JOHN BURGOYNE . I am in the service of Mr. Case, a tailor, of Ropemaker-street, opposite Mr. Heritage's. On Tuesday, 24th May, I was at work there between half-past 2 and 8 o'clock, and saw three boys go in to Mr. Heritage's—the prisoner is one of them—I know him by sight well, and have no doubt of him—one came out first, and went down the street, and about two minutes afterwards the other two, of whom the prisoner was one, came out together—the prisoner was the last that came out—I had seen him before in the neighbourhood—Mrs. Heritage did not come out till after they had gone down the street—then she came over and told us—I did say before the Magistrate, "I cannot swear to the prisoner as one of the boys," but 1 have no doubt about it—I believe he is the boy.
Prisoner. Q. Had I a hat or a cap on? A. A hat.
SARAH HERMITAGE re-examined. The boys were all in company till one left to go into the yard, and during the time I was in the passage the other two slipped out with the watch—the one with me then went right out at the door, and took no notice—there was nobody else in the bar or the parlour.
Prisoner's Defence. If the policeman was looking after me he might have seen me, because I was in my father's shop serving until the day I was taken.
GUILTY .** Aged 17.— Confined Six Months.
MR. PIATT conducted the Prosecution.
MART ANN KIPPS . I am the wife of Richard Kipps, of Henry-place, Longlane. On 3rd of June, about 9 o'clock at night, I was at Oxford Arms-passage, Warwick-lane, Newgate-street—the prisoner came up to me, and said, did I want her—I said, "No"—she said, "You are wanted down here"—I said, "Who wants me?"—she said, "You go"—I said, "No," and she seized me with her left arm round my neck, and I felt a scratch at the side of my neck—she then threw a quantity of pepper in my face, out of her hand—I then saw her change a razor from her left into her right hand, she cuddled me in tome way with her arms, and I felt the sharp edge of the razor passed all over my throat—I had a shawl and a handkerchief tight round my neck, which were both cut through, but my throat was not cut—it was just scratched, but did not bleed—I think the mark is gone now, but I was cut across the breast—the skin was cut through—it bled a little, but very trifling—I put my hands up with the intention of seizing her arm, and my fingers went across the edge of the razor, and it cut all my fingers, two of them very severely—the top of one of them was very nearly cut off—the prisoner's hands were seized, and I went to the hospital, and had my fingers dressed—my shawl is not here.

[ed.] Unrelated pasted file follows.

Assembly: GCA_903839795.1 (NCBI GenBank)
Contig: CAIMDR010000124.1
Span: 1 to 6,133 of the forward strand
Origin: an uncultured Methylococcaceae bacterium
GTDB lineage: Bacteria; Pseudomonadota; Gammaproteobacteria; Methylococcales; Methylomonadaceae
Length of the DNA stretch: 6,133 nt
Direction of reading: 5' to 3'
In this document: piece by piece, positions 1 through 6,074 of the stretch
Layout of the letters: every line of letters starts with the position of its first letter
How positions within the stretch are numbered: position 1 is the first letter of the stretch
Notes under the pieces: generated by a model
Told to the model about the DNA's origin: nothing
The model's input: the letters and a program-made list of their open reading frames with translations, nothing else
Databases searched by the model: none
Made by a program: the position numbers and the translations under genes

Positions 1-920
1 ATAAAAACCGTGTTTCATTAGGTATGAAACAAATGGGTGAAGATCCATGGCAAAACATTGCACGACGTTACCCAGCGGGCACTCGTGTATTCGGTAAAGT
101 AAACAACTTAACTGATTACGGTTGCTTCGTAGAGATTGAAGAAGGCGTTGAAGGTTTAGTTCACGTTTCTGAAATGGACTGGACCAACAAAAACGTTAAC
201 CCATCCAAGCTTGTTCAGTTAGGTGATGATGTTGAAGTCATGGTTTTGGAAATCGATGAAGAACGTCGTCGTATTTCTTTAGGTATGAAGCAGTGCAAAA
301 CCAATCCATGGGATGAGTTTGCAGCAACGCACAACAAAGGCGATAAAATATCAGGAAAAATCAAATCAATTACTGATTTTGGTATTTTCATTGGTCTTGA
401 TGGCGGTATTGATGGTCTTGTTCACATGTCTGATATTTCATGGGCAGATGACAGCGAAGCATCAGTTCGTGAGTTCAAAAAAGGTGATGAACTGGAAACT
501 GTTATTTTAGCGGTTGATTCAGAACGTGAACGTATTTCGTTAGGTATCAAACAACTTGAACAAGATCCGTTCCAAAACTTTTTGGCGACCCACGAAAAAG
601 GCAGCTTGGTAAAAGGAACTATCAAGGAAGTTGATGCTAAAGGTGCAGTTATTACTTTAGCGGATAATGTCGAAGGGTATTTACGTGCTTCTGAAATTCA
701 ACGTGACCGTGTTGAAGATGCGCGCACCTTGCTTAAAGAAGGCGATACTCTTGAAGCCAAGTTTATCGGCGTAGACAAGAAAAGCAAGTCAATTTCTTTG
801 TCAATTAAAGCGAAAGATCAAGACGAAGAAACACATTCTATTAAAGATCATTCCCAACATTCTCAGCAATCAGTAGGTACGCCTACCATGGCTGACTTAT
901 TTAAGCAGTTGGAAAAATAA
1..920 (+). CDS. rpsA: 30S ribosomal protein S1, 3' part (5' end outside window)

Cross-examined by MR. SLEIGH. Q. I believe you were in the service of a person named Pike? A. My husband wait—he did net reside there—the prisoner was servant to. Mrs. Pike—there is no Mr. Pike—there were some jealous feelings in my mind as regards my husband's conduct with the prisoner, but the jealousy rested more with my husband than with her—I was more vexed with him from what had been transacted before than I was with her—this was on Monday—I had not been in company with the father and mother of the prisoner on the previous Sunday evening—I went to her father's house on the Monday afternoon—I did not meet the prisoner on the Sunday evening, and have angry conversation with her, but we watched her, and saw her meet my husband—I am certain of that—I was a little beyond Christ Church-passage, and saw the prisoner come there, my husband came from the opposite side of the street—they met in the middle of the road, but directly he saw his mother and me he ran away.
Q. When you came up with the prisoner had not you and your mother angry conversation with her? A. We called her a bunter, for knowing that he was a married man and had four-children—she did not say it was not her fault, but was altogether my husband's fault; she denied it altogether—she did not deny having any improper intimacy with my husband, and say it was him who had followed her; she did not say she had seen him at all that evening—I did not tell her I should like to stab her, I never thought of such a thing; nor did my mother say so—I did not go to the father and mother of the prisoner the next morning; I saw her mother next day, I did not tell
her her daughter would be soon in Newgate; I said, "I am very sorry to understand that your daughter carries a knife about, but you may depend upon it, that if I saw the knife, I should lock her up"—I had no angry words with the prisoner on this evening before she cut me with the razor; nothing further passed than what 1 have said.
COURT. Q. What is the meaning of the word bunter? A. It is a word that my husband is in the habit of using, I suppose it means a whore; I called her the same.
THOMAS BAILEY . I am a carpenter, living at No. 10 Evangelist-court, Broadway, Black friars. I saw the prisoner and prosecutrix together on this night; the prisoner had a razor in her right hand, like this one produced—the prosecutrix's hand was bleeding very much—I believe the prisoner was sober.
Cross-examined. Q. You did not see any of the altercation? A. No; I came up just as it was over.